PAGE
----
Friday, 11 January 2013

Great Horse 16 – the ebook

Little did I imagine when I started this blog series that, more than a year later, I would be adding another post! But even as I was writing my earlier posts in the series, eager to let you glimpse the background work that goes on behind the scenes of creating and publishing book, the paper versions of “I am the Great Horse” were slowly going out of print. Eventually no copies were left in the warehouse, and since my publishers decided not to reprint, the rights reverted to me.

Bombarded by (well, sprinkled by) emails from people seeking copies of the book, I began work on the ebook edition in 2012. I quickly ran up against an important publishing decision: did I make the ebook look like a children’s book, since the original hardcover and paperback editions were published on a children’s list? Regular readers of this blog will be aware I already have some pictures of the horse characters, which I tried inserting into the text as illustrations. But I soon took them out again. Not only did they make the file very large (amazon charge for electronic delivery, you know!), they also made the book feel a bit too much of a “horsey/pony” book. That idea is not dead, however, just shelved... a condensed version of the text focused on the horses rather than the history might work quite well, so look out for post 17.
I was, however, keen to include the lovely illustrated map by artist Brian Sanders, which he kindly gave me permission to do. We worked out an image size that would zoom on the Kindle screen, and I inserted it sideways so the details are more legible if you're reading your Kindle in portrait view. (If you are reading it in landscape view, you might have to turn your Kindle upside-down… sorry about that, but can’t please all of the readers all of the time!) You can see Brian’s artwork much more clearly at

Since size is no barrier to an ebook, the rather lengthy text could stay as in the original print books, with just a few minor tweaks at final proofread stage (because the Great Horse insisted upon sticking his big hoof into the story again).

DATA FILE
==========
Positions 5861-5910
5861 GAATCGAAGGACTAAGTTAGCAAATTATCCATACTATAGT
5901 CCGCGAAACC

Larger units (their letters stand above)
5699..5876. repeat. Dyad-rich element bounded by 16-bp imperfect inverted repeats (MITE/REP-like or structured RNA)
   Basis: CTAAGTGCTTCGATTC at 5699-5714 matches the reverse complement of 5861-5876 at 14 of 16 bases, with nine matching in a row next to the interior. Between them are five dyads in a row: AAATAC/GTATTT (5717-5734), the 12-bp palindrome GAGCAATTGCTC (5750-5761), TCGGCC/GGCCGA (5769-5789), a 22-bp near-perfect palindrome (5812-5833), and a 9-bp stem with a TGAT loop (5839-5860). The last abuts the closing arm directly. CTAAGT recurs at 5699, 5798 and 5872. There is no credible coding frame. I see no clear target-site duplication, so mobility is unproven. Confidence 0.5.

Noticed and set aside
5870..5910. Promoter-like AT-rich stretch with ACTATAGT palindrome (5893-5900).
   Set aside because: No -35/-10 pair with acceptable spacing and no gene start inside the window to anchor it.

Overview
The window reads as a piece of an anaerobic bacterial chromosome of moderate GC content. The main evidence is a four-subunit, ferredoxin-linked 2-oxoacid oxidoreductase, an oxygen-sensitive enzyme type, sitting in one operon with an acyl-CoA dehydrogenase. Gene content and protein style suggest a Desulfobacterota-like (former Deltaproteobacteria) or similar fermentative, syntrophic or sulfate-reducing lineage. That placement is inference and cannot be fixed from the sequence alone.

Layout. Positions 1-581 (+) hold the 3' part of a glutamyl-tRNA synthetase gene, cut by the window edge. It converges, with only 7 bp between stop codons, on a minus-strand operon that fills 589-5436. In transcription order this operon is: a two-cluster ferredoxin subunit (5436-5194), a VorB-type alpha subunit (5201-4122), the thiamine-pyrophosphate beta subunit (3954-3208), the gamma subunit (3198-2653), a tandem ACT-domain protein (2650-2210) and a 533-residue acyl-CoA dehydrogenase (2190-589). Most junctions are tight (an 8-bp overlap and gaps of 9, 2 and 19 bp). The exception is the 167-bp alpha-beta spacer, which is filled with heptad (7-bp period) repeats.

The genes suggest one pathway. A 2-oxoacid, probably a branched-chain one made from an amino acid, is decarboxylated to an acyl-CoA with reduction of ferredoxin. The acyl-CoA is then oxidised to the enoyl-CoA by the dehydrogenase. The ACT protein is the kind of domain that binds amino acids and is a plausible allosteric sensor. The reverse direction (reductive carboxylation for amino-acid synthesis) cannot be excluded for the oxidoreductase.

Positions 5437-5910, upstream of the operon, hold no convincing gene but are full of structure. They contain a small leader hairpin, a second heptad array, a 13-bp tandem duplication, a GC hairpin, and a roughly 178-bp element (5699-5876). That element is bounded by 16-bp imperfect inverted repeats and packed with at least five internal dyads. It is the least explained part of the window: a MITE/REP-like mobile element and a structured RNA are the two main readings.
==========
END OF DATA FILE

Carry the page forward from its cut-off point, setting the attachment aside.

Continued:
Then I came to the cover. An ebook's secret weapon - or curse, depending how successful it is in attracting readers.

The original print editions featured Bucephalas’ rather big head. I loved the classy silver cover of the American version, which also had an elegant interior layout to match:

Scholastic US hardcover
While the dramatic close-up of the Chicken House edition gave the paperback an edge of its own:

Chicken House UK paperback
But neither of these covers really suggested Alexander the Great to me.

This was a deliberate move on my publisher’s part to avoid putting off younger readers who might enjoy the horse element of the story without too much mention of history (remember the book was originally published on a children’s list). Older readers, my editor felt, would read further and realise what the book was about. I was a bit doubtful at first, but it must have worked because the book sold out. In the print editions, of course, we had the luxury of a back cover. So Alexander’s name went on the back to keep me happy, along with a ‘blurb’, and the book did eventually find adult readers interested in history and Alexander the Great, as well as people who liked horses.

Having already found its younger readership in print form, and knowing the Kindle is more popular with adults, I decided that for the ebook I would try a different style of cover, making it clear to potential readers from the outset that this is a quirky historical novel about Alexander the Great, and not merely a horse story.

My other ebook covers follow a silhouette theme, which seems to work quite well at thumbnail size online, and in black and white for older Kindles. So I hunted around for a suitable image and took my inspiration from an ancient coin featuring Alexander and Bucephalas, which appeared in several of the books I'd used for researching the novel.

Deciding on a gold and black theme, I created my own 'coin' of Alexander riding Bucephalas on a sheet of orange paper, using a dinner plate:

I then cut out a horse-and-warrior design from a sheet of black paper

I drew some black dots around the edge to suggest the outer rim of the coin, and added Greek-looking letters for the 'Great Horse' part of the title:

 Then I finished off the details on the silhouette with a silver pen:

Alexander’s lance head made an obvious “A”, which I inserted into the title:

I then photographed the result with my digital camera and transferred it to my photo-editing software to add the smaller text, along with my long-desired strapline about Alexander the Great. (Ha! The joys of indie-publishing!) A few tweaks to the contrast and brightness etc, a background photograph of a sunset to add interest, and the cover transformed into this satisfyingly fiery version:


“I am the Great Horse” Kindle edition is available for download now from:
amazon UK 
amazon US
other amazon stores (click on a flag)

This ebook is also currently available for loan from the Kindle Owners’ Lending Library.


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